Sunday, May 03, 2009

Campsite at Pond Near Chestnut Knob to Campsite at Laurel Creek

Satrurday, 5/2

AT Miles = 16.6 / 576.1
Other Miles = 0 / 21.2
Total Miles = 16.6 / 597.3

So, a miserable day. It had to happen sooner or later, I guess. There is no special reason why this day should have been such a negative experience, but it was.

The sky stayed dry until after I went to bed last night. I woke up around 11:00 or so to the sound of rain, but rain at night while I am tucked snug in my hammock is no big deal. What is a big deal is the dense fog that rolled in after the rain stopped. Boy, how I hate that fog. I blows through my hammock and gets everything wet. It condenses inside the undercover, which then gets the bottom insulation wet. It condenses on my sleeping baga, making that wet. It condenseson the netting on my hammock, and it condenses on the underside of the tarp. Since the hammock gets rolled up inside the tarp for packing, that just makes the hammock even more wet.

So I woke up in a foul mood. It was raining when I got up, so instead of making breakfast I packed up and planned to hike the two miles to Chestnut Knob Shelter then cook breakfast there. I hiked through the dense fog until I got to Chestnut Knob. As I approached a hiker was just returning to the shelter, I presume from fetching water. I said "Good morning" and he looked at me, said nothing, then walked into the shelter and closed the door. I don't know what that was about, but it seemed like something my day would be better without, so instead of stopping I continued on down the trail.

It was foggy and the rain continued on and off all morning, so I stopped briefly to eat a couple of Pop-Tarts, a candy bar, and some gorp, and pushed on until I reached Jenkins Shelter, at about 12 miles, around 12:30. I was feeling beat so boiled enough water for a couple of cups of tea, and to make the instant oatmeal I should have eaten this morning. Once I consumed that, I started in on lunch. I spent a good hour and a half eating and sipping tea, and was starting to feel a little bit more optimistic.

I toyed with the idea of pushing the next 12 miles to Rt. 52 and hitching into Bland so I could spend the night at the motel, but two things stopped me. First, there was no way I had 24 miles in my legs today. Second, I know this would disappoint Ken and I couldn't stand to lower myself in his esteem. So I stuyck with my original plan and hiked on another 5 miles or so to this spot at Laurel Creek where I am camped. It's a nice spot, except that it is right next to a road. I can't be seen from the road, but I hear cars go by every half hour or so. That makes me a bit nervous. I have a (not so) hard and fast rule never to camp next to a road, but accordning to my book there isn't another place to get water or to camp between here and Bland. What's a boy to do?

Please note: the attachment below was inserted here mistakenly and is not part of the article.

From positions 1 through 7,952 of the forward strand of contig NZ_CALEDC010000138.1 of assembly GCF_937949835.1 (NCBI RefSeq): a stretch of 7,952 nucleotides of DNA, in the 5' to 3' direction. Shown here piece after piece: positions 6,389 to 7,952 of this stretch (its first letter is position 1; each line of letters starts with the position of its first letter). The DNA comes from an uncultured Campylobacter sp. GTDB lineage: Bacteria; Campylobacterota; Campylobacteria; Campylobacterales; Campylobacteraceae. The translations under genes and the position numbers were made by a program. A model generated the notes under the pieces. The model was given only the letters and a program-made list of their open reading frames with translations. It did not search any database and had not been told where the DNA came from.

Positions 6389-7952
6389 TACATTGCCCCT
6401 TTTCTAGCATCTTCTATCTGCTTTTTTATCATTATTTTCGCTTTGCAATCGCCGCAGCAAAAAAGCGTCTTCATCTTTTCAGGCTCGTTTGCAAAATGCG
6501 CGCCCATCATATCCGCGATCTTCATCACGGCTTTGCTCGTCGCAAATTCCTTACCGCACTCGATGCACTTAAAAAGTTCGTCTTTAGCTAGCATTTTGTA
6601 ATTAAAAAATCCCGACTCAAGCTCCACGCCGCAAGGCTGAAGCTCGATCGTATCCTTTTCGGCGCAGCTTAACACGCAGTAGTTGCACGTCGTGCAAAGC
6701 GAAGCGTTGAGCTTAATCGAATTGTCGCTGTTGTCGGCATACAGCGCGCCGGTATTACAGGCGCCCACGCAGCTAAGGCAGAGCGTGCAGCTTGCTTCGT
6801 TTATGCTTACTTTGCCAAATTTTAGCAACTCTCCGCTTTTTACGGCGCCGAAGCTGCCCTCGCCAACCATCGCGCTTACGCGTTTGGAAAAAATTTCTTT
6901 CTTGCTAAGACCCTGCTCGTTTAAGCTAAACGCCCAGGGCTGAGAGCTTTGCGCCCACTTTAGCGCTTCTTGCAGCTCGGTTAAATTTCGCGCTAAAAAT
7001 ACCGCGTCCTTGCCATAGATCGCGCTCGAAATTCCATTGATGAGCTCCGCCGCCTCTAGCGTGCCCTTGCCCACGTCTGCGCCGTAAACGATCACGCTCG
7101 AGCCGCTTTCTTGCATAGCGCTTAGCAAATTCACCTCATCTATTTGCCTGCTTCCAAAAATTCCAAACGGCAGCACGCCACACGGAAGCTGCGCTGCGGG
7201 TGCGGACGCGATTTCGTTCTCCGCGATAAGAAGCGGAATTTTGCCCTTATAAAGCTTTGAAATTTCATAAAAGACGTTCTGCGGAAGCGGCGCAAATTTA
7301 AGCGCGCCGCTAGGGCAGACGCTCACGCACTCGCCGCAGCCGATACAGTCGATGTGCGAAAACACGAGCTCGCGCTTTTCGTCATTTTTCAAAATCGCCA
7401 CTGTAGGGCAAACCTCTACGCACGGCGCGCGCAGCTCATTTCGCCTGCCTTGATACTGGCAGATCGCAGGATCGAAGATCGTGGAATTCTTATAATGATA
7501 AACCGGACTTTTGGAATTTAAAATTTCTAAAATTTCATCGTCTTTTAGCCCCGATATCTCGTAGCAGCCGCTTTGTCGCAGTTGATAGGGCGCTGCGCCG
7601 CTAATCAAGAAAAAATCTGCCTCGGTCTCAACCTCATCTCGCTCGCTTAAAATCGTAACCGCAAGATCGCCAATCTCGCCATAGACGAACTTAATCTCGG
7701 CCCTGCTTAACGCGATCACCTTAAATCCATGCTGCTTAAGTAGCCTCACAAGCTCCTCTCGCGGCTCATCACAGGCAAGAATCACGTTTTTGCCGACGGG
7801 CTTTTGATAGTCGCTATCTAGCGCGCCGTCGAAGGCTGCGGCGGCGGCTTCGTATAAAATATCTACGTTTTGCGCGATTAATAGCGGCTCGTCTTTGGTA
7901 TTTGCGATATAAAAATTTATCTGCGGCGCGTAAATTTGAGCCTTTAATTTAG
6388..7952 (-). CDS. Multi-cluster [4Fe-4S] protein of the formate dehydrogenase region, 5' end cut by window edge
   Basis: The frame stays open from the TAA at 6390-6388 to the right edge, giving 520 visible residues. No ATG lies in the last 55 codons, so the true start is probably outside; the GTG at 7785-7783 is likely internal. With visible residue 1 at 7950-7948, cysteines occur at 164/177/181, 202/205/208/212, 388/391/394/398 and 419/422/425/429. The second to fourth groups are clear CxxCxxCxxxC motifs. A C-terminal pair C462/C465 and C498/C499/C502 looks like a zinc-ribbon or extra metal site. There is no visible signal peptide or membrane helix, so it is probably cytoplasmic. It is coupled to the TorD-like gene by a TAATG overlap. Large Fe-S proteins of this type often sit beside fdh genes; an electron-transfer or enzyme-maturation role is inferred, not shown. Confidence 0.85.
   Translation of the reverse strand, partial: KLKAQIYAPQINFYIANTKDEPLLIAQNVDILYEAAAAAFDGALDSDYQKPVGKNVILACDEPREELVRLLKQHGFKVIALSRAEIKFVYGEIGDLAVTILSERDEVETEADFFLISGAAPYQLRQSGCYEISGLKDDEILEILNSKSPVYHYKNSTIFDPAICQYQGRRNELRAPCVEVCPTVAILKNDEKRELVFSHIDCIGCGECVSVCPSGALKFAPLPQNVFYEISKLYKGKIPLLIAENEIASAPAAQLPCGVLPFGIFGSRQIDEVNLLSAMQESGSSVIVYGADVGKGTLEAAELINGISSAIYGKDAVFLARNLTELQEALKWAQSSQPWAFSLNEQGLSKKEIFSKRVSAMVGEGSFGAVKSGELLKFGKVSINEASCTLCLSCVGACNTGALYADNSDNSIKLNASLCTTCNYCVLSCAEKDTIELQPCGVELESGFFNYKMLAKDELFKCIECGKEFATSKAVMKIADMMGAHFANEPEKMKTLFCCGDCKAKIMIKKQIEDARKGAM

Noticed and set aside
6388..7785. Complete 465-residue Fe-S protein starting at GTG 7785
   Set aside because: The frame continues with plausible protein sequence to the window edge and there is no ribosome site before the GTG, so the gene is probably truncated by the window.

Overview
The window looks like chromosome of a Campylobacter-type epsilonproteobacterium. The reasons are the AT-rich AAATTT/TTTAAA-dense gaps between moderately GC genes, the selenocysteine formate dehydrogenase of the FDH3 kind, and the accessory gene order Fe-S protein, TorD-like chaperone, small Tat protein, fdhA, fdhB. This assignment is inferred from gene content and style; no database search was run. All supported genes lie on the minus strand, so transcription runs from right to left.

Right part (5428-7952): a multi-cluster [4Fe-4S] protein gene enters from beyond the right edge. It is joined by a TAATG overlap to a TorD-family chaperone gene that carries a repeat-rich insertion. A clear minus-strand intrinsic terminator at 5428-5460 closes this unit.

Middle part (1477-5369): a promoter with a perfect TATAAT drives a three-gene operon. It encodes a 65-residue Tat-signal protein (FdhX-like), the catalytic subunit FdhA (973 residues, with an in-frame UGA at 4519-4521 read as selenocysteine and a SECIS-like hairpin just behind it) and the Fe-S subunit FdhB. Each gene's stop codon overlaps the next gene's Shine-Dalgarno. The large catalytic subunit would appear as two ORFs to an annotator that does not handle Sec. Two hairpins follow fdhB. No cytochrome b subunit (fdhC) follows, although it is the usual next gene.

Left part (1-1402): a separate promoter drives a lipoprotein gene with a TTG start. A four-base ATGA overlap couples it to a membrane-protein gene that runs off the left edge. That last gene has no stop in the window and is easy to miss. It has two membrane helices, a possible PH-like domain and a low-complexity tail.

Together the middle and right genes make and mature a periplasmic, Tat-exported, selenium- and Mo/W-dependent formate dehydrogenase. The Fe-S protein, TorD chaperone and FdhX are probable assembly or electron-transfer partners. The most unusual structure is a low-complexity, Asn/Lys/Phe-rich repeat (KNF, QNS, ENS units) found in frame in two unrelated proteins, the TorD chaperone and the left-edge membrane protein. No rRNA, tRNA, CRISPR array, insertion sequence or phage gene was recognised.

So I set up my hammock back behind a thicket of rhododendron. Like last night, I am fortunate that the rain has held off while I set up camp, washed my hair and took a bandanna bath, cooked and ate dinner, and now while I sit and write this. Soon I will pack everything up and climb into my hammock with my radio and my book. Maybe I will be fortunate like last night, and there will be something interesting to listen to. Last night I listened to some great jazz on an NPR station. But tonight I am down in a hole so I might not be so lucky. There is no phone reception here so this isn't going to get sent until tomorrow at least.

Oh, at one point this morning I was hiking up and down every stupid bump on Chestnut Ridge, and I passed a sign that said "VIEW." In my foul mood I said "@#$%^ VIEW" rather loudly, then a moment later four local day hikers rounded the corner in front of me. If they had heard me, they were nice enough not to let on. We chatted for a few minutes, and that did more than anything else today to help me cope with my bad mood.

Here's hoping tomorrow morning is dry. I have seven miles to hike to the road, then I'll hitch into Bland to shop and the grocery store, and hopefully to get lunch at the Subway in town. After I hitch back to the trail it is only three miles further on to the next shelter. That's my goal for tomorrow. Then on Wednesday I should get to Pearisburg where I have a bunch of maikl waiting. I plan to take a zero day there.

Allen Freeman

1 comment:

Ken Williamson said...

Glad to see that I have had a positive affect on creating a more manly man hiking experience for you. Perhaps you can pick up some Marlboros at the next town. So you know, the rule of thumb is 11 per day and there are 20 to a pack. Baggies work well to keep 'em dry and is a good place to store the spent ones.

As for me I have just been working and riding when I can. We took the tandem on a metric Sunday and was impressed with our performance as we have so few miles this season. Bought a new half-bike, C'dale F4 MTB. Its going to rain tomorrow but in honor of your hiking in the rain I will take it into the woods for a spin.

Next time you have bad day on the trail let me tell you about my office.......